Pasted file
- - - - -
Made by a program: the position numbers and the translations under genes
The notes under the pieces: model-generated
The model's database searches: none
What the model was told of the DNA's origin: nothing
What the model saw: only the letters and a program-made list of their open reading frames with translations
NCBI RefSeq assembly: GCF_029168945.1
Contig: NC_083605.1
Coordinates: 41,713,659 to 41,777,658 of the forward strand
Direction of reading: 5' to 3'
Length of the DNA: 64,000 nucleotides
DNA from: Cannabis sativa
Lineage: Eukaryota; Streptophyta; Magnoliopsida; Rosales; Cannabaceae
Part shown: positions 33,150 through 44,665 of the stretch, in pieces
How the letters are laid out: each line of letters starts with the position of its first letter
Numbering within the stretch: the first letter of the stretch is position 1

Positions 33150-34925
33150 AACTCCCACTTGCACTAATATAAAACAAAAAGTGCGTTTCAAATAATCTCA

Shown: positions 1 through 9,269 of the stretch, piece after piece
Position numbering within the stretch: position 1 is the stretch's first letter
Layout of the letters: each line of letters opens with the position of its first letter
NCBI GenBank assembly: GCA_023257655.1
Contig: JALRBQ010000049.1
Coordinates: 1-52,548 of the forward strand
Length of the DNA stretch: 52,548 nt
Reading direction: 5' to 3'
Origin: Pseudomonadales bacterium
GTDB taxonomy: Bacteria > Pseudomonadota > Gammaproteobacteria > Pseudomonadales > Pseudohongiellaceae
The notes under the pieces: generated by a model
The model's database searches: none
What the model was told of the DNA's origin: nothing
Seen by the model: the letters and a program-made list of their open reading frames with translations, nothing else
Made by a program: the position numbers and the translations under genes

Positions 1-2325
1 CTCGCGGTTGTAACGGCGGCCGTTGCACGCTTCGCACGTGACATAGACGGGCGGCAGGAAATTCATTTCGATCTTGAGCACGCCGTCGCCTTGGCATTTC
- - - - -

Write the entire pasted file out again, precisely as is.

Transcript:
Made by a program: the position numbers and the translations under genes
The notes under the pieces: model-generated
The model's database searches: none
What the model was told of the DNA's origin: nothing
What the model saw: only the letters and a program-made list of their open reading frames with translations
NCBI RefSeq assembly: GCF_029168945.1
Contig: NC_083605.1
Coordinates: 41,713,659 to 41,777,658 of the forward strand
Direction of reading: 5' to 3'
Length of the DNA: 64,000 nucleotides
DNA from: Cannabis sativa
Lineage: Eukaryota; Streptophyta; Magnoliopsida; Rosales; Cannabaceae
Part shown: positions 33,150 through 44,665 of the stretch, in pieces
How the letters are laid out: each line of letters starts with the position of its first letter
Numbering within the stretch: the first letter of the stretch is position 1

Positions 33150-34925
33150 AACTCCCACTTGCACTAATATAAAACAAAAAGTGCGTTTCAAATAATCTCA

Shown: positions 1 through 9,269 of the stretch, piece after piece
Position numbering within the stretch: position 1 is the stretch's first letter
Layout of the letters: each line of letters opens with the position of its first letter
NCBI GenBank assembly: GCA_023257655.1
Contig: JALRBQ010000049.1
Coordinates: 1-52,548 of the forward strand
Length of the DNA stretch: 52,548 nt
Reading direction: 5' to 3'
Origin: Pseudomonadales bacterium
GTDB taxonomy: Bacteria > Pseudomonadota > Gammaproteobacteria > Pseudomonadales > Pseudohongiellaceae
The notes under the pieces: generated by a model
The model's database searches: none
What the model was told of the DNA's origin: nothing
Seen by the model: the letters and a program-made list of their open reading frames with translations, nothing else
Made by a program: the position numbers and the translations under genes

Positions 1-2325
1 CTCGCGGTTGTAACGGCGGCCGTTGCACGCTTCGCACGTGACATAGACGGGCGGCAGGAAATTCATTTCGATCTTGAGCACGCCGTCGCCTTGGCATTTC